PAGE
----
Top Stories for the Week of May 24, 2017

  • Episode 505
  • May 24, 2017
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Here are the stories we're following for the week of Wednesday May 24, 2017

Dubai is replacing a sizable number of their police force with robots.

Dubai is constantly pushing the envelope for a "smart" city, and now a robotic police officer is making its rounds on city streets.

The robot rolls around on wheels. It can salute, bow, speak in multiple languages, and recognize hand gestures from up to 1 ½ meters away. It also has a tablet lodged in its chest which civilians can use to report crimes. It was designed by the Dubai police, with assistance from IBM’s Watson and Google.

It’s apparently not designed to deter serious crime, but to take over small tasks improve overall happiness levels along city streets, according to the Director of the Smart Services Department for the Dubai Police.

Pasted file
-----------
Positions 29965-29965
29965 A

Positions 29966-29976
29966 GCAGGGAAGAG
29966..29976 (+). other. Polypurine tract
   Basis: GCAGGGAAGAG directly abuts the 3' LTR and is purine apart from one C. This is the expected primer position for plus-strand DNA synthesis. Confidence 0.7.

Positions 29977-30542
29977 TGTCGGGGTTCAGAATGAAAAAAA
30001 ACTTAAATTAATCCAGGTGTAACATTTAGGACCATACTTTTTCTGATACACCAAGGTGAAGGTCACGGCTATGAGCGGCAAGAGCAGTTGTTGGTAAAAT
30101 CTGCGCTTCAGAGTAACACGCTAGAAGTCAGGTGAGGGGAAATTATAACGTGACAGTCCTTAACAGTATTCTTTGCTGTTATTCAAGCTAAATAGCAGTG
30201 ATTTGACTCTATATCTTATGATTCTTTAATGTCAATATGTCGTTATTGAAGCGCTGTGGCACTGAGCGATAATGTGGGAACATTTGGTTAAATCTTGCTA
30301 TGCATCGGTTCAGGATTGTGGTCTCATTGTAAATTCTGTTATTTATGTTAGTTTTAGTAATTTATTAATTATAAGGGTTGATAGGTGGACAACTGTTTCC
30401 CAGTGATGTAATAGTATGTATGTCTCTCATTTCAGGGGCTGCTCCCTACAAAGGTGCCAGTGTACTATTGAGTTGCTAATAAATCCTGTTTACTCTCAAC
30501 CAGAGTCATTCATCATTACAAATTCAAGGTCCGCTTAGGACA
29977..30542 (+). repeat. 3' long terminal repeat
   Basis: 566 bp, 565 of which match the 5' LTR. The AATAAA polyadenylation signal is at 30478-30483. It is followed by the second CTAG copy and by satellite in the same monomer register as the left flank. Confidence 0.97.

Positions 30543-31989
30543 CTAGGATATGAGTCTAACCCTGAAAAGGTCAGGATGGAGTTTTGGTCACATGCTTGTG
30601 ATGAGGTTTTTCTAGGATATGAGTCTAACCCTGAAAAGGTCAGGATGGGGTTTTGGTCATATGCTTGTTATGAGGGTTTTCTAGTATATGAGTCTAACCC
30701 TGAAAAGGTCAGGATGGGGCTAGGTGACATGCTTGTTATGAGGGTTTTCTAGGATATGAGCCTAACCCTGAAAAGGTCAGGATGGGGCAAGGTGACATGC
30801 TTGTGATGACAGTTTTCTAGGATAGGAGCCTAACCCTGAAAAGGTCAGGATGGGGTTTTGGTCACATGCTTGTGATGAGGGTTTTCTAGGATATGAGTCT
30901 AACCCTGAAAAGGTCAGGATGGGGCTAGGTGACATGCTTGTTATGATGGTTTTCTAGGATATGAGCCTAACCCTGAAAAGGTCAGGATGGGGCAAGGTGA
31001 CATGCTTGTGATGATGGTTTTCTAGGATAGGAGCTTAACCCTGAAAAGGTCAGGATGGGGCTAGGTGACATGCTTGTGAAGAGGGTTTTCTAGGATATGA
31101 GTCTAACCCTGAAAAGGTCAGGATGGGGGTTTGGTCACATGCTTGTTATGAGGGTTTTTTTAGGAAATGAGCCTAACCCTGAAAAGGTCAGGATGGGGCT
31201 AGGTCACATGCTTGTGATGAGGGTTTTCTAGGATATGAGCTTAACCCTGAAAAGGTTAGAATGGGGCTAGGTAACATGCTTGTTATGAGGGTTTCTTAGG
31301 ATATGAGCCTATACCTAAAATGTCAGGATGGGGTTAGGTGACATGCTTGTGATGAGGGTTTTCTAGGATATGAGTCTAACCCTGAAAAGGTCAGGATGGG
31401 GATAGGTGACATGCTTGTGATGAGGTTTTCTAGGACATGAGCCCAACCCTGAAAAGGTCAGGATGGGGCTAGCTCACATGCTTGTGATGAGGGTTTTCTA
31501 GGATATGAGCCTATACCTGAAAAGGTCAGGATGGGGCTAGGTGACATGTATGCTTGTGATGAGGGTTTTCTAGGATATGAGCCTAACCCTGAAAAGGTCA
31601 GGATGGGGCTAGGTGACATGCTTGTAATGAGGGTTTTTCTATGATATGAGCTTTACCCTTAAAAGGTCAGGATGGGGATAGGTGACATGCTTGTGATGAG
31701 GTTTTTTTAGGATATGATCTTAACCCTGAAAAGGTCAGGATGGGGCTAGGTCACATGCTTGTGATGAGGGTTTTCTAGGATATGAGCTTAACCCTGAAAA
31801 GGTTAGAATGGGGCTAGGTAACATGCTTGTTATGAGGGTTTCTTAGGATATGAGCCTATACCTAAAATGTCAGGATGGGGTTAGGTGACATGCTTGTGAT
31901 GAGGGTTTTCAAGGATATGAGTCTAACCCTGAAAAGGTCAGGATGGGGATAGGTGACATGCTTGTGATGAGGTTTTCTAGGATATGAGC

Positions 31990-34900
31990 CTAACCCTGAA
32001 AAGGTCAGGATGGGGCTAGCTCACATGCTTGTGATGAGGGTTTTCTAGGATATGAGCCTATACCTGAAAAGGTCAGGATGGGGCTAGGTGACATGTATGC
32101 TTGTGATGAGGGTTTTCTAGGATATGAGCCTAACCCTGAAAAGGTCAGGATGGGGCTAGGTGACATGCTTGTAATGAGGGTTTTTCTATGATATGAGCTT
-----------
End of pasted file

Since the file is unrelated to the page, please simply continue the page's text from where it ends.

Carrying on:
Think robots don't affect jobs? The department hopes to replace a full quarter of its forces with similar bots by 2030.


Sent to us by: Jeff Weston

Bell Canada has been hacked, resulting in a large data breach of customer info.

Amidst the noise of the WannaCry attack, Canada's largest telecom company, Bell Canada, had 2 million of its customer records stolen by unknown hackers.

Bell said it is working with Canadian police to figure out who was responsible for the disclosure of the customer email addresses, and phone numbers: all that's needed for a massive phishing scam. The names were also obtained for about 1,700 of their customers.

Bell Canada said in its brief statement, "There is no indication that any financial, password or other sensitive personal information was accessed."

Serving around 21 million customers in the Great White North, Bell Canada offers both fixed line and wireless phone service, as well as internet and television. The carrier reported revenues of $5.38bn CAD in their last fiscal quarter.

Bell Canada did not say whether the customer details stolen in the attack were pulled from a specific service.

The Canadian Privacy Commissioner's office has said it is also gathering data about the hack.